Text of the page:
devices similar to those in use in the pianola. All these instruments were well known when these various copyright acts were passed. Can it be that it was the intention of Congress to permit them to be held as infringements and suppressed by injunctions?
After all, what is the perforated roll? The fact is clearly established in the testimony in this case that even those skilled in the making of these rolls are unable to read them as musical compositions, as those in staff notation are read by the performer. It is true that there is some testimony to the effect that great skill and patience might enable the operator to read his record as he could a piece of music written in staff notation. But the weight of the testimony is emphatically the other way, and they are not intended to be read as an ordinary piece of sheet music, which to those skilled in the art conveys, by reading, in playing or singing, definite impressions of the melody.
These perforated rolls are parts of a machine which, when duly applied and properly operated in connection with the mechanism to which they are adapted, produce musical tones in harmonious combination. But we cannot think that they are copies within the meaning of the copyright act.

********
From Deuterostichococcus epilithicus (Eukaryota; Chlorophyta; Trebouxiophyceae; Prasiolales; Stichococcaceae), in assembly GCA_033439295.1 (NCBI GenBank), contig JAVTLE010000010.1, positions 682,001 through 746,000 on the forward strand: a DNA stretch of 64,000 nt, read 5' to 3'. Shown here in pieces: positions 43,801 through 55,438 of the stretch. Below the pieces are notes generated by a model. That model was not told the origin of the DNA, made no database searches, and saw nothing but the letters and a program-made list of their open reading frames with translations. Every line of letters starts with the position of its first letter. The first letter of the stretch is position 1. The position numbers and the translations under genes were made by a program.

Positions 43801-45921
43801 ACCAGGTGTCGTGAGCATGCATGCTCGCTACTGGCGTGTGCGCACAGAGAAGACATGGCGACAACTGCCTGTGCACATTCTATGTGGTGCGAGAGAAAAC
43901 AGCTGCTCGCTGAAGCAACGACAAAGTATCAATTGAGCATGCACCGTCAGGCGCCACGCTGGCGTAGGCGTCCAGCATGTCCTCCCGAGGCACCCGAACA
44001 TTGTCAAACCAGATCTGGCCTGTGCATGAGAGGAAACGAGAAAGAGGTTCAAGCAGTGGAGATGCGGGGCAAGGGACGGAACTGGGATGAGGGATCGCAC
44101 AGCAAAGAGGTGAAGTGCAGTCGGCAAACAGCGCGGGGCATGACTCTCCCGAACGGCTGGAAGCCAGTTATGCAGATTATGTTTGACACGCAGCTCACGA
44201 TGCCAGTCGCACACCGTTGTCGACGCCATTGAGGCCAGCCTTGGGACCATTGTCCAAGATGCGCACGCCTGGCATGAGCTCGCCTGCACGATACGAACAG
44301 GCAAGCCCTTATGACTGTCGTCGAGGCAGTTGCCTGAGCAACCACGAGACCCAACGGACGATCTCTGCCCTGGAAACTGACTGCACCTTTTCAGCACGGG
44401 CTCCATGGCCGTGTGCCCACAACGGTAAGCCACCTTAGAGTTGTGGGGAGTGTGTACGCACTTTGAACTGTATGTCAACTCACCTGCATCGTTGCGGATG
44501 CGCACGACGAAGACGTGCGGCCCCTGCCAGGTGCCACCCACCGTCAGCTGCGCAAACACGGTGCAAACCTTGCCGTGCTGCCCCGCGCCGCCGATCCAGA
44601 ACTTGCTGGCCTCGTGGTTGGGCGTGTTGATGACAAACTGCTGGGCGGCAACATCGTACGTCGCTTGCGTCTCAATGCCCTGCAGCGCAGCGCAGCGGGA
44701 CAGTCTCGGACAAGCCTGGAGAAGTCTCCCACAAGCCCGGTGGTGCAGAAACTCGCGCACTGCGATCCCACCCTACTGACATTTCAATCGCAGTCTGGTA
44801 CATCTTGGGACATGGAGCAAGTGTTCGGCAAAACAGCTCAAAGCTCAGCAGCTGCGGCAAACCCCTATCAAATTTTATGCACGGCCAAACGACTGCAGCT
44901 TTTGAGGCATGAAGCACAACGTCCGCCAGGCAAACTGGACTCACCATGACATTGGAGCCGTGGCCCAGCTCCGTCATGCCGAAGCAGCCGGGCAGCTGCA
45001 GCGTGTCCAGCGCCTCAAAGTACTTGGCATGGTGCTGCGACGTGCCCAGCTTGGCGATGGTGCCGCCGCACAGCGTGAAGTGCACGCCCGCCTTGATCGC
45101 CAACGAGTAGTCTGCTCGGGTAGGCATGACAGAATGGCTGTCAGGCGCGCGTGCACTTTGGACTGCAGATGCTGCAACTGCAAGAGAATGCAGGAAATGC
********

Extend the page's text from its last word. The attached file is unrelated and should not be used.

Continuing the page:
It may be true that the use of these perforated rolls, in the absence of statutory protection, enables the manufacturers thereof to enjoy the use of musical compositions for which they pay no value. But such considerations properly address themselves to the legislative and not to the judicial branch of the Government. As the act of Congress now stands we believe it does not include these records as copies or publications of the copyrighted music involved in these cases.
The decrees of the Circuit Court of Appeals are
Mr. Justice Holmes, concurring specially.
In view of the facts and opinions in this country and abroad to which my brother Day has called attention I do not feel